Never trust a publisher

Once Twitter takes against you, they will wash their hands of you, Pontius Pilate-style


This article is taken from the April 2022 issue of The Critic. To get the full magazine why not subscribe? Right now we’re offering five issues for just £10.

Here is an instructive little tale from the publishing world of 90 years ago. By the early 1930s the young Graham Greene’s career was in lowish water. His first work of fiction, The Man Within (1929) had been a resounding success. In its roseate aftermath he gave up his job on The Times and signed a contract with messrs Heinemann for a further three novels. The first two sank without trace. Everything hung on the reception of the third, Stamboul Train, set for publication in the autumn of 1932.

The lack of loyalty shown by Pan Macmillan to their author is shocking

At first the news was encouraging: Stamboul Train had been chosen by the Book Society, which in those days meant a guaranteed sale of 10,000 copies. Then came disaster. J.B. Priestley had decided that the character of “Mr Savory”, a pipe-toting, sub-Dickensian best-selling novelist, was a caricature of himself and had threatened a libel action. 

Worse, he was also published by Heinemann. Greene, who had never met Priestley nor read one of his books, suggested that any action should be contested. Alas, it was soon made clear to him “that if Heinemann were going to lose an author they would prefer to lose me”; he was compelled to alter the proof more or less on the spot.

Fast forward to 2022 and the equally instructive little tale of Kate Clanchy, author of Some Kids I Taught and What They Taught Me, whose recent throwing over by the firm of Pan Macmillan has become a cause celebre in the national press. 

The Secret Author has not read Ms Clanchy’s account of how she encouraged a large number of secondary school children, many of them from ethnic minorities, to appreciate and write poetry, so he is unable to comment on the “racial stereotyping” that supposedly besmirched her portrayal of them. What he would like to comment on, on the other hand, is the shocking lack of loyalty shown by Pan Macmillan to their author.

Here a certain amount of context is in order. How does the average book get published? Well, what usually happens is that the writer’s agent sends in a specimen chapter or two and an outline of the remainder, readers and editors respond, a deal is struck and the manuscript then begins its long and tightly-invigilated journey through the publishing process.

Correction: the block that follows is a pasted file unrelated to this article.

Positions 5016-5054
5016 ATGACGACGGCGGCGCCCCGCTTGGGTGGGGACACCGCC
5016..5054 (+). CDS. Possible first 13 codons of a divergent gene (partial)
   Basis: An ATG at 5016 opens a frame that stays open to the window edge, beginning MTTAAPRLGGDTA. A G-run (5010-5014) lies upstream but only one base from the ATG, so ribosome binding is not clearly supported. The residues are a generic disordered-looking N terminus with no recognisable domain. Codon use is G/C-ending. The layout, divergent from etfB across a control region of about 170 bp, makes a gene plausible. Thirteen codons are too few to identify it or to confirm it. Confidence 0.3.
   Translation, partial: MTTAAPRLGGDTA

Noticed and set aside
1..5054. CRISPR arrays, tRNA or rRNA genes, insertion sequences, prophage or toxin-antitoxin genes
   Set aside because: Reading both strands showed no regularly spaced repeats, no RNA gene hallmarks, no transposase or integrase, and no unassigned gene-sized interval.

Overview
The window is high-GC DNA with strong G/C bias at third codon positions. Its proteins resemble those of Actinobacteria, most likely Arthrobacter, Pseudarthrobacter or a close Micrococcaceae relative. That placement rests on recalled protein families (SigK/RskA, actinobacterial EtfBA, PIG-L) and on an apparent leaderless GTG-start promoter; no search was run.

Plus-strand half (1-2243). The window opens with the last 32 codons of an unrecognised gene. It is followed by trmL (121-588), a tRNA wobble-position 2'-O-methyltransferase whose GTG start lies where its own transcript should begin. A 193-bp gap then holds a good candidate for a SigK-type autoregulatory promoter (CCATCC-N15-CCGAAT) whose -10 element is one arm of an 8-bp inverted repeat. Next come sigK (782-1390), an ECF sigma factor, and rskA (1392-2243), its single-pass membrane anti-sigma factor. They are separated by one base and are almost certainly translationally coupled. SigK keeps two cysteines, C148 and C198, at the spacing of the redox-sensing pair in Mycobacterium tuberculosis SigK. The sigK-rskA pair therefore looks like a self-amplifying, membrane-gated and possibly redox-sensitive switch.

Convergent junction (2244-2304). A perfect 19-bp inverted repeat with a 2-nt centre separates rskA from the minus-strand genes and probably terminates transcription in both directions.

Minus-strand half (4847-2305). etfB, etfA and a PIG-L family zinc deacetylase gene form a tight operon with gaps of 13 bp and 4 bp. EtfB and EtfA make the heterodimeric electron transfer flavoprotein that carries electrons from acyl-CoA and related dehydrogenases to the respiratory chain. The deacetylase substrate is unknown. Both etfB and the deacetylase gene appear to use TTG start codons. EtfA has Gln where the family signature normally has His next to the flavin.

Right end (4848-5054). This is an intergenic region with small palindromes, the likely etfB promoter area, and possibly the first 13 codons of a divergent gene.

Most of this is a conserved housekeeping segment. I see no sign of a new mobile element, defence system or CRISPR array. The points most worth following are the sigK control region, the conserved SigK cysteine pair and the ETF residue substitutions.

Which is to say that it is read and reviewed by its sponsoring editorial director, its editor proper, its copyeditor, quite often in the case of non-fiction by a lawyer, and by the publicists charged with promoting it to the trade and the world at large. At a rough guess, a dozen of Pan Macmillan’s employees must have read Some Kids I Taught and What They Taught Me before it appeared on the Waterstones shelf. 

Whatever an unforgiving posterity may think of it, Ms Clanchy’s sponsors clearly had no objections to what she had written at the time they published it and were more than happy to luxuriate in its considerable success. Whether or not the book contains anything objectionable, its contents had their enthusiastic seal of approval and for them to jettison Ms Clanchy and her backlist at the first hint of trouble is simple cowardice.

Why do publishers behave like this? Why do they always climb down, turn scarlet with embarrassment and cravenly retreat? The Secret Author was a mere child in fretful transit around the Grub Street literary editors’ offices of the early 1990s, but he can still remember the equally depressing case of that gallant ornament of the British book trade, Amanda Craig, and the saga of her novel A Vicious Circle (1994). 

The Pan Macmillan reaction is merely a Pilate-style evasion of responsibility

Ms Craig had ventured a satirical account of the London publishing world which, as is the way of things, was thought to verge on the roman a clef. Her publishers then received a letter from the literary journalist, David Sexton, suggesting that he might possibly be the original of one of the venal hacks so wittily lampooned.

Had Mr Sexton threatened legal action? There is some doubt but whatever the force of his remonstrance, it was enough for Ms Craig to have her contract cancelled and be forced to find another sponsor. 

Back in the Greene era, publishers did at least have some excuse for their timidity. Libel law in those days was a litigant’s free lunch and there were crook firms of solicitors who spent their time combing through novels with distinctively-named characters in recognisable locales, hoping to match them up with real people. Not wanting trouble, the publishers invariably settled out of court.

Ninety years later, though, the Pan Macmillan reaction is merely a Pilate-style evasion of responsibility, which allows an author to carry the can for a corporate failure. Malcolm Muggeridge’s father once advised him “never work for a liberal. They’ll give you the sack on Christmas Eve.” 

Well, never put your trust in a publisher. Once Twitter takes against you, or the Guardian starts to have doubt about your moral salubriousness, they’ll throw you out in the street.

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